Cathy S. Dove, president of the college, released a statement that did not indicate the next move by Paul Smith's. "While we are disappointed in the court’s decision, the Board of Trustees and I truly appreciate the enduring connection our people feel to the college and our traditions," Dove said. "We look forward to working with faculty, staff, students, alumni and other stakeholders as we address the challenges that we along with many other colleges face in this environment, consider our options and shape our future."

Joan Weill could not be reached for comment, and the Paul Smith's news office did not respond to questions about her intention now that the judge has declined to back a name change.

Richard Ekman, president of the Council of Independent Colleges (of which Paul Smith's is a member), was critical of the judge's decision. "The judge is being overly nominalistic about the burden of proof. It would take many pages (and a lot of the college’s money) to put on the record the most obvious facts about the changing cost structures in higher education, the demographic changes among college-goers and the truisms of marketing that every college already knows well," said Ekman, via email. "The college no doubt assumed that … the court was already familiar with these matters."

Ekman added, "The most fundamental point is that this is a matter that should be decided by the institution. In considering the lawsuit, the court should have affirmed the college’s authority and its ability to make a well-informed decision -- certainly a better-informed decision than the court has made."

On social media, alumni of the college are celebrating, and some are challenging Weill to stick to her gift, or urging other alumni to give generously on the chance that the Weill gift does not materialize.

Michael A. Olivas, director of the Institute for Higher Education Law and Governance at the University of Houston, said he thought the judge had no choice but to block the name change. First, he said that the bequest was very specific, without vagueness that could create a question of intent.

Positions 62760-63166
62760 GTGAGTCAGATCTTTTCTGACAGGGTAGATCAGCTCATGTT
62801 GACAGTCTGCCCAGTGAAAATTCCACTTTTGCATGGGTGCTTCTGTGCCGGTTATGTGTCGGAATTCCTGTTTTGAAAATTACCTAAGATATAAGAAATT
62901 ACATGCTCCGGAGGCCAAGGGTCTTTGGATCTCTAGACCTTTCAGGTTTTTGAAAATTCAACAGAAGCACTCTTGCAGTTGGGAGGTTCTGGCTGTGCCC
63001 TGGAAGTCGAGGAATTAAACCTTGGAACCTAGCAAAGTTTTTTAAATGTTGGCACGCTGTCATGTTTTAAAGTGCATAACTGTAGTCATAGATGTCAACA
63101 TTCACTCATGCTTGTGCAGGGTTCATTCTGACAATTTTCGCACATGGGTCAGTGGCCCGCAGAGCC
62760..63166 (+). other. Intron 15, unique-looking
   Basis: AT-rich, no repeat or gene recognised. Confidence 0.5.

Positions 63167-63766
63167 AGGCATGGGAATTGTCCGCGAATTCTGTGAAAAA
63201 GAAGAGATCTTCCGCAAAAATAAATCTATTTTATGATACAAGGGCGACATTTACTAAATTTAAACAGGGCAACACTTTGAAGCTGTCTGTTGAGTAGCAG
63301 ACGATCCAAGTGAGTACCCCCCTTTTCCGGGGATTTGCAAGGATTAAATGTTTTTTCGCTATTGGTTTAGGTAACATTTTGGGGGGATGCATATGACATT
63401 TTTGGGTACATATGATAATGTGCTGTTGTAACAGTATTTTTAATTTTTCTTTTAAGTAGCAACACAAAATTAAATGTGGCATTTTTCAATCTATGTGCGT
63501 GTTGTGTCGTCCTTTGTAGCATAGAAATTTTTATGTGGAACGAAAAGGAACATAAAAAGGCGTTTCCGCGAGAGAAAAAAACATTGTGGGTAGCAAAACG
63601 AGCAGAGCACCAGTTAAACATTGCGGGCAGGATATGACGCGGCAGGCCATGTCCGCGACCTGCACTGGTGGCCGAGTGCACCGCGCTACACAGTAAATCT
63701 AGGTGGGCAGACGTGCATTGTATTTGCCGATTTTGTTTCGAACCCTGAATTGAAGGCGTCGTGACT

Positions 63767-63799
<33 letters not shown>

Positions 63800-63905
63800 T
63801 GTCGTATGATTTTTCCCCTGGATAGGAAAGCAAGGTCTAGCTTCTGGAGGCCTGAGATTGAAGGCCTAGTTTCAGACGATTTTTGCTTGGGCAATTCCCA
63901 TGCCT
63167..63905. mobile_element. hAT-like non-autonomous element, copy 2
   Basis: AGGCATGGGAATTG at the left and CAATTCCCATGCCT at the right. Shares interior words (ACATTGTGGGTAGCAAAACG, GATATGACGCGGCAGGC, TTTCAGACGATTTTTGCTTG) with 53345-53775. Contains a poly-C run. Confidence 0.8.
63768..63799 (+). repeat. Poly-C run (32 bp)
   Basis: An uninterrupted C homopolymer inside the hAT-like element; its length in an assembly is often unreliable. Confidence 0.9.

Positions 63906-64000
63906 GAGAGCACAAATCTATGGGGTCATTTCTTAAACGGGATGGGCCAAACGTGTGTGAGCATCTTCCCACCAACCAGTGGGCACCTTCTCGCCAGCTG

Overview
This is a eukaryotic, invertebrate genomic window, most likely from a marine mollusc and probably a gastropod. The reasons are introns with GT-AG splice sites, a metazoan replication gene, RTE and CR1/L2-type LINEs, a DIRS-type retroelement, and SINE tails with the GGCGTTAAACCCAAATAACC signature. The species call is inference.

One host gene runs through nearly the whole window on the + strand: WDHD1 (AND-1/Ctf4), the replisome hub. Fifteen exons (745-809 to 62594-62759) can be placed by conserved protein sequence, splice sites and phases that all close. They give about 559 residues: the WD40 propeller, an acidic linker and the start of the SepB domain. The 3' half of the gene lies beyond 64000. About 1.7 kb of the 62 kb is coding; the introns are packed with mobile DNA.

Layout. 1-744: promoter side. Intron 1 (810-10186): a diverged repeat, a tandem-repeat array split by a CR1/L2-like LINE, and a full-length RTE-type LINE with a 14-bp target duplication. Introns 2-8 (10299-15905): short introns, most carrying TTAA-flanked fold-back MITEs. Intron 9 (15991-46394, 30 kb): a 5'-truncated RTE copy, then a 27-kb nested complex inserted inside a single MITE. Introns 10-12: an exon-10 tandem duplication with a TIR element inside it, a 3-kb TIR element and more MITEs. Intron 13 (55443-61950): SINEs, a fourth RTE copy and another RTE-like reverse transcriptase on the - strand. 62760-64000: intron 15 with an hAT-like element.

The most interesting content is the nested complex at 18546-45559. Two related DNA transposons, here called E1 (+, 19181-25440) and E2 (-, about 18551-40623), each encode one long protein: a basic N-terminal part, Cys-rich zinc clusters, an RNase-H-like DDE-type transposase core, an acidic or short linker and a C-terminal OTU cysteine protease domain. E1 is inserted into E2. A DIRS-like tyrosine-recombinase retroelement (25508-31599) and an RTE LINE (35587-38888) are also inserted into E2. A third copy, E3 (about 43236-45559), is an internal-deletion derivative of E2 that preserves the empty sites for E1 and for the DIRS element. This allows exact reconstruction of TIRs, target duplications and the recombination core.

He said colleges only tend to win cy pres rulings when they argue that they are "on death's door," or they can show that the original gift term (in this case a name) is causing damage to the institution. For example, he said that when Beaver College changed its name to Arcadia University in 2000 (which did not involve a dispute over a bequest), the college could have defended its need to change the name because the old one was frequently mocked as a vulgar term for female genitalia. But Olivas said there was no evidence that the name Paul Smith's College was hurting the institution in any way.

Further, Olivas said he was surprised to see a college offering to change its name for $20 million. "Twenty million [dollars], as generous as it is, is usually not enough to name an institution," he said. Olivas urged fund-raisers in such situations "that they have to be reasonable or they will end up looking like they are after so much vanity."

From the jokes on Twitter, perhaps some would-be donors agree. Consider the following from Brent Colburn, a College of William & Mary alumnus currently at the Harvard University Institute of Politics: "This precedence is a real blow to the future plans for the College of William, Mary & Brent."